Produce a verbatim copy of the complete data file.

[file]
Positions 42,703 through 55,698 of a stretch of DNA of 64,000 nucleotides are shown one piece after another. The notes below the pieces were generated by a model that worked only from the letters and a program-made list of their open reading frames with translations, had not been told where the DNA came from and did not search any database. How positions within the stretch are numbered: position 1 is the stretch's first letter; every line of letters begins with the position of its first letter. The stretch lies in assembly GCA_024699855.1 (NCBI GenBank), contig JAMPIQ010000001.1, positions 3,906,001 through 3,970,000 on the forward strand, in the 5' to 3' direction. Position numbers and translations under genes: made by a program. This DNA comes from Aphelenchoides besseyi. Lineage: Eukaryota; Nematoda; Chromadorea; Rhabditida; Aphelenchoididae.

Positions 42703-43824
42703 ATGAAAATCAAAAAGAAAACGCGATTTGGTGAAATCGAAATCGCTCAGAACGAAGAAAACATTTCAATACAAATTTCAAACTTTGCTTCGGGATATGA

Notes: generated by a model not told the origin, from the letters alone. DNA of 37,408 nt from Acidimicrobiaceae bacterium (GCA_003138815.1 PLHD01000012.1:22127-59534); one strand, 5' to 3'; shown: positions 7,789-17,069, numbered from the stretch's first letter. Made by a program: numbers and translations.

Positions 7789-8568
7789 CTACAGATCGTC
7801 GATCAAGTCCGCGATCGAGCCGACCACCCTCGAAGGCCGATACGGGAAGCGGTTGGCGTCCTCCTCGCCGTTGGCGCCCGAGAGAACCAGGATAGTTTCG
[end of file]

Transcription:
Positions 42,703 through 55,698 of a stretch of DNA of 64,000 nucleotides are shown one piece after another. The notes below the pieces were generated by a model that worked only from the letters and a program-made list of their open reading frames with translations, had not been told where the DNA came from and did not search any database. How positions within the stretch are numbered: position 1 is the stretch's first letter; every line of letters begins with the position of its first letter. The stretch lies in assembly GCA_024699855.1 (NCBI GenBank), contig JAMPIQ010000001.1, positions 3,906,001 through 3,970,000 on the forward strand, in the 5' to 3' direction. Position numbers and translations under genes: made by a program. This DNA comes from Aphelenchoides besseyi. Lineage: Eukaryota; Nematoda; Chromadorea; Rhabditida; Aphelenchoididae.

Positions 42703-43824
42703 ATGAAAATCAAAAAGAAAACGCGATTTGGTGAAATCGAAATCGCTCAGAACGAAGAAAACATTTCAATACAAATTTCAAACTTTGCTTCGGGATATGA

Notes: generated by a model not told the origin, from the letters alone. DNA of 37,408 nt from Acidimicrobiaceae bacterium (GCA_003138815.1 PLHD01000012.1:22127-59534); one strand, 5' to 3'; shown: positions 7,789-17,069, numbered from the stretch's first letter. Made by a program: numbers and translations.

Positions 7789-8568
7789 CTACAGATCGTC
7801 GATCAAGTCCGCGATCGAGCCGACCACCCTCGAAGGCCGATACGGGAAGCGGTTGGCGTCCTCCTCGCCGTTGGCGCCCGAGAGAACCAGGATAGTTTCG